(This post is an excerpt from the book “Thomas Leonard’s Full Practice for Coaches – 100 Time Tested Lessons From Coaching’s Founding Father“)
In a perfect world, coaches would freely give of their time, energy and wisdom, so this would not be a problem.
And, of course, we humans aren’t “there” yet, nor is our economic system, even if we ARE moving in this direction.
Now, I could bore you with the traditional comebacks to this problem with lines like:
- Your time is valuable and you need to charge for it, bud.
- Time IS money, honey.
- Clients won’t value your services unless you charge properly for them.
- You’ve got a mortgage to pay!
- blah blah blah.
I’ve actually never seen any of these lines help a coach who’s blocked about money to get unblocked.
Seven ways to handle the money-block thing.
1. Just because you used to give-it-away before you became an official coach doesn’t mean you have to keep giving it away now that you are a coach.
Of course, you’ll need to re-educate your network of friends and freebie clients. You may find that 90% of them are unwilling to pay. Which means you’ll need to stick with the 10% who will pay and go find more folks with whom you don’t have a free history with.
2. Potential clients DO want to pay. Don’t deny them this pleasure.
Most people like to exchange value. Like money for coaching. If there isn’t fair value exchanged, one party feels indebted to the other and this can cause a rift (the person drifts away because they can’t handle the feeling of indebtedness). And, most “good” clients wouldn’t want to coach with you if you didn’t charge. So, wise up.
3. Only charge an amount that you feel GOOD about charging.
Most new coaches have an amount in mind that they would feel right about charging clients. This amount is usually based on the coach’s perception of how good/effective they are, given the results of their clients-todate. If the coach charges too much, I’ve found that they lose clients — not just because they may out price themselves from their market, but because the coach doesn’t feel right about the higher price.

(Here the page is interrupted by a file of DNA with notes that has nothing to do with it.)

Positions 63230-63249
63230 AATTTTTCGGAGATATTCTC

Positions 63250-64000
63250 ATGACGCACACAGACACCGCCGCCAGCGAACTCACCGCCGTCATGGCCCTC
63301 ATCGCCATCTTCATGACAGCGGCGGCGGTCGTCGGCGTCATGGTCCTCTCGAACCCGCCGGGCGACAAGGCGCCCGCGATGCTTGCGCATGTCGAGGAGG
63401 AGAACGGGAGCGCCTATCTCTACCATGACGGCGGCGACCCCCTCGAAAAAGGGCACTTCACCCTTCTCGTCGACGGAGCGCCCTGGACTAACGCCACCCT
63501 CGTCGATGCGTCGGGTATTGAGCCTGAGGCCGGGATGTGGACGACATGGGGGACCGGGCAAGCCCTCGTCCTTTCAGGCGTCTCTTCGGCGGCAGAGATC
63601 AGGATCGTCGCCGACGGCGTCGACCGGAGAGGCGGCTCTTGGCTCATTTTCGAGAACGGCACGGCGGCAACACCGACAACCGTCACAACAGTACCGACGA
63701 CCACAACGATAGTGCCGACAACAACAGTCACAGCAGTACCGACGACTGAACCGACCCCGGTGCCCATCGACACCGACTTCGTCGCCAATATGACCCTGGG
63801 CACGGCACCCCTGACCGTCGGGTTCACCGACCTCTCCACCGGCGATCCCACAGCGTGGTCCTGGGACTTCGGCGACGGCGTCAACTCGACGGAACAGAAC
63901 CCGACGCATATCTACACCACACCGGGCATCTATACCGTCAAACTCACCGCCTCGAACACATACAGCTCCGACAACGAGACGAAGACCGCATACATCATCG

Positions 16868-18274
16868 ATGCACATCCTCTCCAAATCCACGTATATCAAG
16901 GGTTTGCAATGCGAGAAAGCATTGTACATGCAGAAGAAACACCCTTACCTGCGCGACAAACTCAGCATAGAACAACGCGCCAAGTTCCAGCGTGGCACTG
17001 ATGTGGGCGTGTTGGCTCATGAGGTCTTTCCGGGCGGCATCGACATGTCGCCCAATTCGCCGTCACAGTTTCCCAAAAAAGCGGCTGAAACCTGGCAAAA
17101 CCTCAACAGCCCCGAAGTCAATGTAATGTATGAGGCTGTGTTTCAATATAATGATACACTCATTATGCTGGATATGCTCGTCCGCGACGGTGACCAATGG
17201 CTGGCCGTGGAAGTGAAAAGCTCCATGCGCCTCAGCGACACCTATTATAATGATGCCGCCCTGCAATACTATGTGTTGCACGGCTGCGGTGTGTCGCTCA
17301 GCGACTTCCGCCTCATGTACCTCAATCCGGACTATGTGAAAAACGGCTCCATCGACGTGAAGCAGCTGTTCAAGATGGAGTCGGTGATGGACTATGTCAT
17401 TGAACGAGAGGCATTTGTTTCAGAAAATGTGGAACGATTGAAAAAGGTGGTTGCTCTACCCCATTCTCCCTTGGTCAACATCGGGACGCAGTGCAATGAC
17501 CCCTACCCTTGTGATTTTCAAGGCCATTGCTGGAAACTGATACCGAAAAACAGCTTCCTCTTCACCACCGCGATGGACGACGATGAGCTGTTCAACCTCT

4. Have a “rack rate” and discount as much as you would like from this rate.
Set a fee like $250 or $500 a month and quote that as your fee. And, adjust it downward for folks who cannot afford it who you really want to coach. It’s FINE to have clients paying different price points – works for hotels and airlines just fine.
5. If in doubt about how much to charge, ask the potential client to set the fee for the first 90 days.
When you’re first starting out, you want to make it as easy as possible for people to start working with you. If you’re not sure how much to charge, Or, if you’re not sure about charging at all, ask the potential client something like this:
“Given your goals, what’s should the monthly coaching fee that’s going to be a win-win for both of us?”
“You have a lot of stuff to work on. What’s the monthly coaching fee that will get your attention so you’ll take our work together seriously?”
6. At some point, you’ll feel good enough about your coaching to charge as much as the market will bear.
When you’ve got a track record or a waiting list, you’ll start raising fees pretty easily. You won’t really have a choice. And by that time, you’ll probably be working with clients who can afford a healthier fee, so it won’t be a hardship for them.
7. Some coaches will never be able to charge a fee for what they do.
Why is this? Sometimes, it’s because they don’t feel right about charging for their gift. Sometimes, it’s because they don’t want the pressure to perform-for-pay so making it free keeps coaching fun and easy for them. Sometimes, it’s because their marketplace really does NOT have any money for coaching. Others do coaching as a hobby, not as a professional service. It’s FINE to not charge for coaching.